The Independent newspaper has just run a story that – on the face of it perhaps – seems curiously timed. The article reproduces a much-quoted opinion piece that current UK prime-minister Boris Johnson published in the right-leaning Spectator magazine back in 2005, not long after the Hunting Act (which banned the hunting of wild animals with hounds) came into force.
In The Independent piece journalist Jon Stone says that:
In the 2005 piece, Mr Johnson said he “loved” hunting with dogs, in part because of the “semi-sexual relation with the horse” and the “military-style pleasure” of moving as a unit.
The future prime minister argued that the imposition of the ban was “not about cruelty” but “a Marxian attack” by the Labour government on the upper class.
“It is a brutal and pointless liquidation of a way of life. They ban it just because they can; and the people I really despair of are those idiots who say that they ‘don’t care much one way or another’,” he wrote in a piece for the Spectator magazine, which he edited at the time.
Arguing that hunters should break the law to continue the killings, Mr Johnson said it was unlikely that the ban would be properly enforced.
“I loved my day with the hunt, and hope they have the courage and organisation to keep going for ever,” he said.
“They are going out with the hounds this Saturday, and if the hounds pick up a fox, so be it. How will the poor cops prove mens rea?
Jon Stone, The Indpendent, 18 July 2020
It’s all typical ‘Boris’, designed to be provocative and presaging the ‘lies as truth’ fake news propaganda of the alt-right (the Act was a response to public opinion and animal welfare not ‘a Marxian attack’ on a ‘sport’ that lobbyists are still – more than fifteen years later – desperate to convince us is followed by rich and poor alike, providing the poor can afford to own a horse and pay the fees to hunt of course).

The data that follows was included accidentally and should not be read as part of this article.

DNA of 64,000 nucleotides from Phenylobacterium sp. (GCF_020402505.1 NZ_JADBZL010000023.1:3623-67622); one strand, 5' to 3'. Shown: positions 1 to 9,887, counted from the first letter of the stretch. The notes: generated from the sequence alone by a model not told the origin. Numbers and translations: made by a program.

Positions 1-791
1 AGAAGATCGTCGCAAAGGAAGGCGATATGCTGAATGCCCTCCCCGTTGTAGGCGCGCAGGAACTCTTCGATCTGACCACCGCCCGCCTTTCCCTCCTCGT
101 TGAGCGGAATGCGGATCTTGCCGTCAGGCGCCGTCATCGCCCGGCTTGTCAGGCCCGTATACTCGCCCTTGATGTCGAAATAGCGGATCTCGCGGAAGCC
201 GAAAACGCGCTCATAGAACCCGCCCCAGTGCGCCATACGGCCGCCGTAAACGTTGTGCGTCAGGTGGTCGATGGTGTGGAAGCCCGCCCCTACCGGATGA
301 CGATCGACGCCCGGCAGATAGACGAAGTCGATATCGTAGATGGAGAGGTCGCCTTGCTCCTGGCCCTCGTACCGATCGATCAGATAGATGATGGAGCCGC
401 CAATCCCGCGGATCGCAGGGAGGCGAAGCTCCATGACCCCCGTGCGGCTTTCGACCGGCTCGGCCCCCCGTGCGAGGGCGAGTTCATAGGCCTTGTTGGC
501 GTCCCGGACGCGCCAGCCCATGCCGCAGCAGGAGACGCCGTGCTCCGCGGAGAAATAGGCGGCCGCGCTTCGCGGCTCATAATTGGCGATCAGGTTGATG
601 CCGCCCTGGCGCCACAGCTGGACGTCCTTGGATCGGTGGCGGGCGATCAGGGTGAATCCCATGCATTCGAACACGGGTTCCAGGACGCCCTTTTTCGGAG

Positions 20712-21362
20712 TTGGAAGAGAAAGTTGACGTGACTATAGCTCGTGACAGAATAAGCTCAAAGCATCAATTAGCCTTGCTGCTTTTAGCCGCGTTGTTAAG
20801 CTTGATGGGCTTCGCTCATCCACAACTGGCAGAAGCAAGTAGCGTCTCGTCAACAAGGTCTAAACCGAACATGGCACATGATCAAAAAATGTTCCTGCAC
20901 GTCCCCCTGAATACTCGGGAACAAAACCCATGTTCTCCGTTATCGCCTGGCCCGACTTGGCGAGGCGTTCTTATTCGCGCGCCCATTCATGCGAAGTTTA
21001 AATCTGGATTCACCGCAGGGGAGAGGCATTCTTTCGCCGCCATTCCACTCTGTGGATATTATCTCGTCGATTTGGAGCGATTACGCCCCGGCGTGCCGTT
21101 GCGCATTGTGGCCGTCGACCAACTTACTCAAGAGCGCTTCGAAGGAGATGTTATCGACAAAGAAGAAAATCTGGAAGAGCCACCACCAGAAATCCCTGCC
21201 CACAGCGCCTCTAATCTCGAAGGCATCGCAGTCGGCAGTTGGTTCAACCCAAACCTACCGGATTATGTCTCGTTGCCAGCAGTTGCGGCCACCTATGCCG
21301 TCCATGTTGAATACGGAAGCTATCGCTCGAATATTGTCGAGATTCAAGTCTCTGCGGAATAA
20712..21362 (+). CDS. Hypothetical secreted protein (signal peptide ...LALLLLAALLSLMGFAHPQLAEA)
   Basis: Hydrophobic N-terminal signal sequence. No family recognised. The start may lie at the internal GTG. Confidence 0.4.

The deliberate reference to ‘semi-sexual’ is typical ‘Boris’ too: it’s a ‘nudge-nudge-wink-wink’ thumbs-up to his hunting chums. alluding to his own virility and the charge a ‘real man’ gets when he’s in control of an animal (also known as ‘dominionism’, which was defined in 1980 as ‘an attitude where “primary satisfactions [are] derived from mastery or control over animals” ‘). Does the need to feel power end there? There are of course numerous studies and published research that clearly show links between animal abuse and sexual inadequacy: in a groundbreaking book, Abnormal Psychology and Modern Life, published way back in 1948, the authors stated, “Perhaps more directly relevant are experiences in which individual infliction of pain on an animal or another person has given rise to sexual excitement. We have noted elsewhere the connection between strong emotional and sexual stimulation.”
Should any of this concern us? Aside from the fact that fox hunters get their kicks killing animals (we wrote an article at the tail end of last year asking whether – according to a widely-used diagnostic tool used to rate a person’s psychopathic or antisocial tendencies – foxhunters were psychopaths or not) this is an old article and the Hunting Act is supported by 85% of the public according to pollsters. The Conservatives themselves dropped a pledge to repeal the Act from their manifesto (though notably didn’t make a parallel pledge to strengthen it or fund its enforcement either). Of course, thousands of hunts still go out every year, using the lie of ‘trail hunting’ (which was invented by fox hunters after the passing of the Act to keep the paraphernalia of hunting intact while lobbyists like the Countryside Alliance worked for its repeal) and foxes are still being killed, but there is little possibility that any government would want to be seen to be debating foxhunting right now. Especially as the country reels from the impact on families, jobs, and the country’s culture caused by Covid-19
So why this piece now?
We’re not in touch with the journalist who wrote it, but this seems to us like a rather clever pre-emptive strike on fox hunting and its (allegedly) ‘sexually inadequate’ supporters. The summer months are a relatively brief respite for wildlife here in the UK. Both illegal fox hunting and so-called ‘gamebird’ shooting temporarily pause their war on wildlife, but of course that doesn’t mean that behind the scenes preparations aren’t being made for its resumption. Hunts will soon be getting ready to go out ‘cubbing’ – tormenting young foxes and training their hounds to get ready for another eight months of ‘accidentally’ ripping adult foxes apart. Now is perhaps a good time to remind the public that Johnson has been and always will be a supporter of foxhunting. That the people who flout the law enjoy it in ways that most of us find distinctly odd. And that the war on wildlife may look as if it’s gone away, but that it’s merely being repressed for a while instead.
It’s also important to remember that there is organised resistance to fox hunting. While hunts will be gearing up so will the fabulous Hunt Saboteurs. You can find out more about how to support – or perhaps even join – the Sabs on their website: https://www.huntsabs.org.uk/